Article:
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The other kinds which have been classified by us among the cartilaginous plants, are of a more ligneous nature; and it is a singular thing, that they have, all of them, a strong flavour. Among these, there is one kind of wild parsnip which grows spontaneously; by the Greeks it is known as "staphylinos."1 Another kind2 of parsnip is grown either from the root transplanted, or else from seed, at the beginning of spring or in the autumn; Hyginus says that this may be done in February, August, September, and October, the ground being dug to a very considerable depth for the purpose. The parsnip begins to be fit for eating at the end of a year, but it is still better at the end of two: it is reckoned more agreeable eating in autumn, and more particularly if cooked in the saacepan; even then, however, it preserves its strong pungent flavour, which it is found quite impossible to get rid of.

The hibiscum3 differs from the parsnip in being more slender: it is rejected as a food, but is found useful for its medicinal properties. There is a fourth kind,4 also, which bears a similar degree of resemblance to the parsnip; by our people it is called the "gallica," while the Greeks, who have distinguished four varieties of it, give it the name of "daucus." We shall have further occasion5 to mention it among the medicinal plants.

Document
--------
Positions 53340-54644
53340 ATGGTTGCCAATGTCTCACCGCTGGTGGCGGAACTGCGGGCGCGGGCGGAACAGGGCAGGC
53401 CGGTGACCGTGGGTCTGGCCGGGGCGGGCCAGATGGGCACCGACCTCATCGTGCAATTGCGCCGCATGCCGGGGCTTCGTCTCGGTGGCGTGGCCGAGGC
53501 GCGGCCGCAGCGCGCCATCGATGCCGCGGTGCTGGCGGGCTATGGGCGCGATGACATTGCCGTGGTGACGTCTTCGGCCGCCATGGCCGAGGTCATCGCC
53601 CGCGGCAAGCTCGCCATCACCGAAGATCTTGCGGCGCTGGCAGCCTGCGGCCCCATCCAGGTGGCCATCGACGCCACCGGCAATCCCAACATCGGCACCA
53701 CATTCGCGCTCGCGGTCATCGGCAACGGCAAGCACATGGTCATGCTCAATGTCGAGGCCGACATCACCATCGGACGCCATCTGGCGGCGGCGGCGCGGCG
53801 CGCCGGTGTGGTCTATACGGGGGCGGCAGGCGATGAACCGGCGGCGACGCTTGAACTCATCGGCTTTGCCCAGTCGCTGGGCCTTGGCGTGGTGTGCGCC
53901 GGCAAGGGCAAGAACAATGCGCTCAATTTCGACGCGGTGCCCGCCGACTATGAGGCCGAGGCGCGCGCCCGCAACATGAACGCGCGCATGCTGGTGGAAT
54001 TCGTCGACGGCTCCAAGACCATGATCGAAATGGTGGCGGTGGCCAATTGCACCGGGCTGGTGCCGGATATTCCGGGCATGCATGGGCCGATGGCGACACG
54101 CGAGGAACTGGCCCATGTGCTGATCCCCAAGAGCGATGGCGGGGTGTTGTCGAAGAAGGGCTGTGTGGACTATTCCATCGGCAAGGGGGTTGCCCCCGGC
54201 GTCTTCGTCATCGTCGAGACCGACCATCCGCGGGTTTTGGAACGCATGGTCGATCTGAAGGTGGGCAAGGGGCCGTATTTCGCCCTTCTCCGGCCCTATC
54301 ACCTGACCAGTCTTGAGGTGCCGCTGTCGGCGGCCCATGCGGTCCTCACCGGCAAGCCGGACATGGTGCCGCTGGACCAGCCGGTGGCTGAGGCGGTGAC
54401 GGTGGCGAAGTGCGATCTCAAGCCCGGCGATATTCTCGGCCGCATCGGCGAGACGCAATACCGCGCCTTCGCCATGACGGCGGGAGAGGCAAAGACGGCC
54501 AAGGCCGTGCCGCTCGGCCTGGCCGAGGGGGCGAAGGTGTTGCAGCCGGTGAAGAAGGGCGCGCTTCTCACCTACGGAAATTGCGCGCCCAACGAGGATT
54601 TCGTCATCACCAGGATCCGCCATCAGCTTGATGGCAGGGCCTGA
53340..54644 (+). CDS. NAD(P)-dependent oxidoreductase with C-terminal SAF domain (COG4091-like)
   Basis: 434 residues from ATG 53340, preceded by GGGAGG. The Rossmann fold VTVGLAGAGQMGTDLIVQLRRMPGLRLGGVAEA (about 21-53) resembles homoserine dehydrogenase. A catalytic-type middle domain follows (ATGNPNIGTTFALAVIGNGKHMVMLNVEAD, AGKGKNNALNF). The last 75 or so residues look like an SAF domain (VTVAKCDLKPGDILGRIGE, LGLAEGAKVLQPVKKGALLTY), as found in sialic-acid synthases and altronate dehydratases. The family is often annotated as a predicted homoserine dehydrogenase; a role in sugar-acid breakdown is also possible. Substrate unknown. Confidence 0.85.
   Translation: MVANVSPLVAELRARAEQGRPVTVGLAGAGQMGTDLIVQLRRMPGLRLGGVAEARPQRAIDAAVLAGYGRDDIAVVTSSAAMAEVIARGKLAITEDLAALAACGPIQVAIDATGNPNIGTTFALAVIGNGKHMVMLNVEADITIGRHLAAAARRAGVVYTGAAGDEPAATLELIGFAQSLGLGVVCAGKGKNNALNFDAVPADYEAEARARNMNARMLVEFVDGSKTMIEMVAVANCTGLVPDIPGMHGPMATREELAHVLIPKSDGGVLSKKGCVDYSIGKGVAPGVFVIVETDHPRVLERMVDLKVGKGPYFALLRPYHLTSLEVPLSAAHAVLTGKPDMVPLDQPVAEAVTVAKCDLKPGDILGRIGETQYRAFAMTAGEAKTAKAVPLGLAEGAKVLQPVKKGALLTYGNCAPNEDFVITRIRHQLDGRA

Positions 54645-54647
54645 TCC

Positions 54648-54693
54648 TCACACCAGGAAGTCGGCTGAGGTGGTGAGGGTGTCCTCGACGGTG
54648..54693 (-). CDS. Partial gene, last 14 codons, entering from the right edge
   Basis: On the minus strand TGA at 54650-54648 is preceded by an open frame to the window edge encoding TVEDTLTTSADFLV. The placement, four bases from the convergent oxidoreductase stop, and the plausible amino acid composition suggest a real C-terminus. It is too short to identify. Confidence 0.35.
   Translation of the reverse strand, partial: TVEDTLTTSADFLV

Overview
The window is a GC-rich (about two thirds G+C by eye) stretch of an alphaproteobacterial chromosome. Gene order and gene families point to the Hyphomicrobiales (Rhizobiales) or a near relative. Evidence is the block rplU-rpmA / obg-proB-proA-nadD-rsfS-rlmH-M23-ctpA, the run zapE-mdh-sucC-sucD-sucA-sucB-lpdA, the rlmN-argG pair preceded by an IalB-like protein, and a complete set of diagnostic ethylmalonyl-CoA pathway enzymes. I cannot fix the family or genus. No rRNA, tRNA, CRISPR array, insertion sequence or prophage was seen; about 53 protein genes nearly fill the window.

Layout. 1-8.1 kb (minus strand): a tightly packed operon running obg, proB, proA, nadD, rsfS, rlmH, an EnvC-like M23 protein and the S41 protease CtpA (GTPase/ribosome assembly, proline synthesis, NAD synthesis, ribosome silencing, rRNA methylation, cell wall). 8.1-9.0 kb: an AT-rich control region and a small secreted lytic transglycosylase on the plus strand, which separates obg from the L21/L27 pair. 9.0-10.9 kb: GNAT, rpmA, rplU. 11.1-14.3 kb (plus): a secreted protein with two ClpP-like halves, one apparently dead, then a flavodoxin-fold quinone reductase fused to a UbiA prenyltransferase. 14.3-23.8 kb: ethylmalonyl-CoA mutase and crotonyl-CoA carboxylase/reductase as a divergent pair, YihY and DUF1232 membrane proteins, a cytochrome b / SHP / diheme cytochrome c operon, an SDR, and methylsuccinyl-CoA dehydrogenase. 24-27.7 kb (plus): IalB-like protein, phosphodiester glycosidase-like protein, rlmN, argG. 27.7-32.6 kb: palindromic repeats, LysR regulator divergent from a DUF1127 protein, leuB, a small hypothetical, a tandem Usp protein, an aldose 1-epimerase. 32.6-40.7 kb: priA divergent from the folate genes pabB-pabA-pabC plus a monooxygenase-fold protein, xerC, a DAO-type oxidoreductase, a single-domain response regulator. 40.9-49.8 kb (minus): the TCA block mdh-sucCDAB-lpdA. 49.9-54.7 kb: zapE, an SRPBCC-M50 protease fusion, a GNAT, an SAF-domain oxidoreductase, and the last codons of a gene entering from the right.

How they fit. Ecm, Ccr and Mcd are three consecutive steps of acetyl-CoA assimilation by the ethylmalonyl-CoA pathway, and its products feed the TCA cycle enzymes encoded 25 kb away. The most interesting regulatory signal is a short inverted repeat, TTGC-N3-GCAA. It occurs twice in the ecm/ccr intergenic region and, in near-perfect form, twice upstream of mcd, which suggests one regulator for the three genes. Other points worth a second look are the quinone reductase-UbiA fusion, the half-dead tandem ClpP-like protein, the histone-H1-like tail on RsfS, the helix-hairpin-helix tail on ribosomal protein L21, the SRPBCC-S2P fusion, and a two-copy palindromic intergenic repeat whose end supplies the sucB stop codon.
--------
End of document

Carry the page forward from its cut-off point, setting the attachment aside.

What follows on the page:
1 There is some doubt as to the identity of this plant, but Fée, after examining the question, comes to the conclusion that it is the Daucus Carota, or else Mauritanicus of Linnæus, the common carrot, or that of Mauritania. Sprengel takes it to be either this last or the Daucus guttatus, a plant commonly found in Greece.

2 The Pastinaca sativa of Linnæus, or common parsnip.

3 The marsh-mallow, probably, the Althæa officinalis of Linnæus.

4 The carrot. The Daucus Carota of Linnæus.

5 In B. xxv. c. 64.

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